If the issue is more complex, the credit reporting agency may take longer to come to a conclusion. Once their investigation is finished, they will provide you with a free copy of your credit report along with the results of their investigation.
At this point, you can also ask the credit reporting agency to reach out to anyone who reviewed your file within the last six months and notify them of the corrected error. This could be especially beneficial if you were turned down for a loan or mortgage because of a credit reporting error.
What Happens If They Don't Remove The Credit Report Errors?
But what happens if the credit reporting agency's investigation fails to correct the credit reporting error? You have the right to request that the credit reporting agencies add a note to your file outlining the specifics of the dispute. Any potential lenders who ask to see your credit report will also receive this note to your file.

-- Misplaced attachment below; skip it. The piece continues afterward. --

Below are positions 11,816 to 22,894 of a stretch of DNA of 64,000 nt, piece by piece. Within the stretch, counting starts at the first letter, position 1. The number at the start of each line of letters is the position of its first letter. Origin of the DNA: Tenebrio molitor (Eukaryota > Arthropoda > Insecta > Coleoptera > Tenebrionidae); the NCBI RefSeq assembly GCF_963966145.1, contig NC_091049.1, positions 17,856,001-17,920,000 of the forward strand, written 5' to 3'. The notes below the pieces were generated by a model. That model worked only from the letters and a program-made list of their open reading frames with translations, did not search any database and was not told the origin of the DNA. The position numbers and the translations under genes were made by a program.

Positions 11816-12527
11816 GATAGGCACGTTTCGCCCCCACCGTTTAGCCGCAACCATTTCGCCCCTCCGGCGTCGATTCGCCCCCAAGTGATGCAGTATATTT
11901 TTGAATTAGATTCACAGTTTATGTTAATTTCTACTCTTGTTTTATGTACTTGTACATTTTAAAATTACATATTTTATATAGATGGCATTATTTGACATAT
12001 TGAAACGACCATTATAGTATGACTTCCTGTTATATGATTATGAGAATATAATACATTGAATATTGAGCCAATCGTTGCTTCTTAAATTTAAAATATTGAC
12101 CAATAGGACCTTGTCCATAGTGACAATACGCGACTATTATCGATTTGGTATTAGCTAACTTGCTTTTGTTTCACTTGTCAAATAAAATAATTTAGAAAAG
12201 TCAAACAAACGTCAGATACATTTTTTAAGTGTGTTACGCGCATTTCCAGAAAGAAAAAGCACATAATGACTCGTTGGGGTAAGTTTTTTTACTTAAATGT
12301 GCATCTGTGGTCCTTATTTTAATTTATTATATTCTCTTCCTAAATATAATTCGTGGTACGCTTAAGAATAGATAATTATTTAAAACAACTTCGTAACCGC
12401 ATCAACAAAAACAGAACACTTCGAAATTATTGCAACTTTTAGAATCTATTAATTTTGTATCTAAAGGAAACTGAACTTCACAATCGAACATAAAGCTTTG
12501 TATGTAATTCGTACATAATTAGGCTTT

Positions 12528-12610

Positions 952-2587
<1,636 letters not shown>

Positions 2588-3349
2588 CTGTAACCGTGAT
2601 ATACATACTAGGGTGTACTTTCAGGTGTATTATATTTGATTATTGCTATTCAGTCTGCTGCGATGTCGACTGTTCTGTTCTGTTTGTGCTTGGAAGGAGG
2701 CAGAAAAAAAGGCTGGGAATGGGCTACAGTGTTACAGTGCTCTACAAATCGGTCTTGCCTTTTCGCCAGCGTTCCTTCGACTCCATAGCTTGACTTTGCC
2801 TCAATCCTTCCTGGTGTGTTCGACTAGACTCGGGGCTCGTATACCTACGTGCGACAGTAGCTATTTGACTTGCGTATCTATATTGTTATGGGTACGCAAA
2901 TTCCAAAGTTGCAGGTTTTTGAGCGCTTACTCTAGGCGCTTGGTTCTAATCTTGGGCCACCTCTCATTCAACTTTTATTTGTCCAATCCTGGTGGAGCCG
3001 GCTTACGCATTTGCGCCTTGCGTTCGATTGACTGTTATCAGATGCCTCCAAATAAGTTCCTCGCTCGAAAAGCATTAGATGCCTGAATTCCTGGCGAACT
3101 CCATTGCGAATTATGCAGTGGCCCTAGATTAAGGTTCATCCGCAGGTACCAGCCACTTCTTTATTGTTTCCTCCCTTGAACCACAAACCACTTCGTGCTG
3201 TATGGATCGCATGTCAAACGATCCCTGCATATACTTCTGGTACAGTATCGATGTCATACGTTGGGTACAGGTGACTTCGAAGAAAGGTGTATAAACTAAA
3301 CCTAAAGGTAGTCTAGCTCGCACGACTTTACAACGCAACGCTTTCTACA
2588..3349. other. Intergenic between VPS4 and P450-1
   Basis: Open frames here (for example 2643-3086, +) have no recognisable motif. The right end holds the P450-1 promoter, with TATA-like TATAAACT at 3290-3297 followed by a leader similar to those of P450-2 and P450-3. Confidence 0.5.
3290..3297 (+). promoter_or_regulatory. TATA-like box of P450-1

Disputing credit reporting errors takes time, but your efforts can positively impact your credit report with a bit of patience and persistence. Disputing credit report errors can not only help you improve your credit score, but it can also help you save money and get better interest rates on loans such as home mortgage loans or debt consolidation loans.
After You have Disputed Your Credit Report Errors
If a new home is in your future or if you're considering refinancing your current home and you've noticed credit report errors, disputing those errors with the credit reporting agency can help you secure a loan or refinance.
The loan and mortgage specialists at River City Mortgage are ready to help. Building on their extensive experience and comprehensive financial knowledge, they can help you find the best options for improving your financial health. To learn more about how disputing credit report errors can help you take advantage of record-low interest rates, contact us today.